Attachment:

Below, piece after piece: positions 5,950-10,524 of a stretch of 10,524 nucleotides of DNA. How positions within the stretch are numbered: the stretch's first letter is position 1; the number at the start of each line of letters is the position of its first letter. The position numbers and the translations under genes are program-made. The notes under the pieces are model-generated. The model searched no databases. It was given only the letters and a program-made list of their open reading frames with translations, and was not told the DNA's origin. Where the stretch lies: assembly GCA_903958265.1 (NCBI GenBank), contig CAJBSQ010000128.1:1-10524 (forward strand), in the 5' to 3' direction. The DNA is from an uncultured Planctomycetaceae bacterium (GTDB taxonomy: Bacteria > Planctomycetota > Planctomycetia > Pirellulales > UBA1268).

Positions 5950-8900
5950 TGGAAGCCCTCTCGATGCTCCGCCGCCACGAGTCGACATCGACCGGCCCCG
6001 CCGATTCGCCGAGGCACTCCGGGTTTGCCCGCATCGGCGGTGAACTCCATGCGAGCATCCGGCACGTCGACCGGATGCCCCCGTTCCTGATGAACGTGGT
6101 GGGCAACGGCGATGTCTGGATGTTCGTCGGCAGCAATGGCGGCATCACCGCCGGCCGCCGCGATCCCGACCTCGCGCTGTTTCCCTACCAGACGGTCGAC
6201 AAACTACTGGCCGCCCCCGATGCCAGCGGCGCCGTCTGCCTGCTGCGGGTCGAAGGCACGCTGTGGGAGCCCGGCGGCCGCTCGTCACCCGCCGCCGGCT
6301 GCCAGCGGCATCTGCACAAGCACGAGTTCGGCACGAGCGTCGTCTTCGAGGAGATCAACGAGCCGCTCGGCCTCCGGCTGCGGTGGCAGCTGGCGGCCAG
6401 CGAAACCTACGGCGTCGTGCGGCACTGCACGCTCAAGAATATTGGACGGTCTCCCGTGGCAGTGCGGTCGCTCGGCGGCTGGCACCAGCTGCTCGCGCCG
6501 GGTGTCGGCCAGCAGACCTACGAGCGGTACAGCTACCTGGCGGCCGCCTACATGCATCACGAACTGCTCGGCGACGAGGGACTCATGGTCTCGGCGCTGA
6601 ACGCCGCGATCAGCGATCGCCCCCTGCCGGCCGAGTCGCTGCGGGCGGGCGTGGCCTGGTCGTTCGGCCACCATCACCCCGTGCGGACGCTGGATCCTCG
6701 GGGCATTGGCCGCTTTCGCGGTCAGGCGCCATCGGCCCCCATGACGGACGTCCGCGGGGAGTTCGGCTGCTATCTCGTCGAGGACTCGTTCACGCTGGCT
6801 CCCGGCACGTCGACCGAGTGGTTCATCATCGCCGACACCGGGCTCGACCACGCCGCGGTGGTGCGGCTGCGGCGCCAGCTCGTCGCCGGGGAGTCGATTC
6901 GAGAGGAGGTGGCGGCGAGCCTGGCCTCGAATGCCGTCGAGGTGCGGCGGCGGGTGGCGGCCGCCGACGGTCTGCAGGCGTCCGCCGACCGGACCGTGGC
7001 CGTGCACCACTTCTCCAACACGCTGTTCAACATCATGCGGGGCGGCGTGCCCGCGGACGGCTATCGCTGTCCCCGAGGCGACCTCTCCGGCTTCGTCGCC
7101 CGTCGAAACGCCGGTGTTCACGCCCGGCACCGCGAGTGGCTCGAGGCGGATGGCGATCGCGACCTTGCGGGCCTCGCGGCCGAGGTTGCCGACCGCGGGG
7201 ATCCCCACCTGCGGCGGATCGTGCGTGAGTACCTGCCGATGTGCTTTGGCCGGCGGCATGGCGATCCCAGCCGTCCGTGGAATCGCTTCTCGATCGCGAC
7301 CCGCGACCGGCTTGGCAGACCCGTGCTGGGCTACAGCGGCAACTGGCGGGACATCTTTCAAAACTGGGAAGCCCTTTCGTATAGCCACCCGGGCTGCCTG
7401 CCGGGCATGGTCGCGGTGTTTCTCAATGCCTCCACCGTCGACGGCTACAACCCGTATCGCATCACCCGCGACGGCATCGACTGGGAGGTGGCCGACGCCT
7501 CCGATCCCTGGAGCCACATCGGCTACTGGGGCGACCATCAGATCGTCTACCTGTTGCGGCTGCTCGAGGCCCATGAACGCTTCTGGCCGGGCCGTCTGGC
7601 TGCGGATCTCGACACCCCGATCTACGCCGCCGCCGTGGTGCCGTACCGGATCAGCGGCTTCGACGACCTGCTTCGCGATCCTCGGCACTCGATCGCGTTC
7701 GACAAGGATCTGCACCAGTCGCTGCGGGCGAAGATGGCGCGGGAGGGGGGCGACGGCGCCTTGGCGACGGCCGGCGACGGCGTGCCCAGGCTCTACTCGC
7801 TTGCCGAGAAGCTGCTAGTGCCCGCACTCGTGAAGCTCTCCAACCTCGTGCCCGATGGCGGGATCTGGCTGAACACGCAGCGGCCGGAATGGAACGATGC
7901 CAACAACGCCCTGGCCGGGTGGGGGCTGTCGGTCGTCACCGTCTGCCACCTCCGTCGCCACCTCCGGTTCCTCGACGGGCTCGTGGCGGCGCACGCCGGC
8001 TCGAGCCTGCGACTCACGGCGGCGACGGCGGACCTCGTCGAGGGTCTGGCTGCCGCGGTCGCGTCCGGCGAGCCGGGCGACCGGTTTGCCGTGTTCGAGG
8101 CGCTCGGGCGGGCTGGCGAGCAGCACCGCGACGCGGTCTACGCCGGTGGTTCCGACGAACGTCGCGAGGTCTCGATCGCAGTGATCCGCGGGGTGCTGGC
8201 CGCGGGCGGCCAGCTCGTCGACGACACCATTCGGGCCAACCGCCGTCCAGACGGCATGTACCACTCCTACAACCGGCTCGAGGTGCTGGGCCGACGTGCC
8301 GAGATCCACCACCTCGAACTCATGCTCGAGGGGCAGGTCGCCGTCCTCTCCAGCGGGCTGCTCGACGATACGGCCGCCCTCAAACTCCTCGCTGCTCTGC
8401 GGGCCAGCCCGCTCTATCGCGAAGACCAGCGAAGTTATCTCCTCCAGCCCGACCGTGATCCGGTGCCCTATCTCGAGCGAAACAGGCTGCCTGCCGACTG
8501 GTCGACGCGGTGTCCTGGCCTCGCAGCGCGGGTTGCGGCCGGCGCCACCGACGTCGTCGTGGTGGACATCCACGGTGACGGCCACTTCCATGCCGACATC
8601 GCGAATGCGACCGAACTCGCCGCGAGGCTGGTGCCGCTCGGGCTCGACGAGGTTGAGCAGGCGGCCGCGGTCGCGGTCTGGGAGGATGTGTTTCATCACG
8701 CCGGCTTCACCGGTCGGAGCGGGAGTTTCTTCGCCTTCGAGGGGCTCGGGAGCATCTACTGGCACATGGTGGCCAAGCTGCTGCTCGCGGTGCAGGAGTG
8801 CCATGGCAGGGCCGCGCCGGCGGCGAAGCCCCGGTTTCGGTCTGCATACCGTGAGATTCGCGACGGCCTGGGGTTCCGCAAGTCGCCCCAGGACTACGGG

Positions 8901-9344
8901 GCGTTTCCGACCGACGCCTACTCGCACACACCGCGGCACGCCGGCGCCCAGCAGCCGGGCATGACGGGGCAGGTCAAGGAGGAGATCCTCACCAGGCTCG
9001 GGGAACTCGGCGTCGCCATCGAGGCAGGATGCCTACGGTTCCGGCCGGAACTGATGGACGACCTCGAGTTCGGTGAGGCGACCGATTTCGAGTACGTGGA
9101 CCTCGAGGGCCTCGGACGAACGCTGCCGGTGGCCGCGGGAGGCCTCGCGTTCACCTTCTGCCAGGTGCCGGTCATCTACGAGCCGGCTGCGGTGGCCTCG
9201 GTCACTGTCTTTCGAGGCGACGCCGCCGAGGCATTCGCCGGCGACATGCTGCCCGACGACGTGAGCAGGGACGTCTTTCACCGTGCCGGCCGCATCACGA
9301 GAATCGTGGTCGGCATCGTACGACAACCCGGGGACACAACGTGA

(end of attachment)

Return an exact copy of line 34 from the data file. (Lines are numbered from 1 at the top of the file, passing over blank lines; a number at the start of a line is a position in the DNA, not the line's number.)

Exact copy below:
8901 GCGTTTCCGACCGACGCCTACTCGCACACACCGCGGCACGCCGGCGCCCAGCAGCCGGGCATGACGGGGCAGGTCAAGGAGGAGATCCTCACCAGGCTCG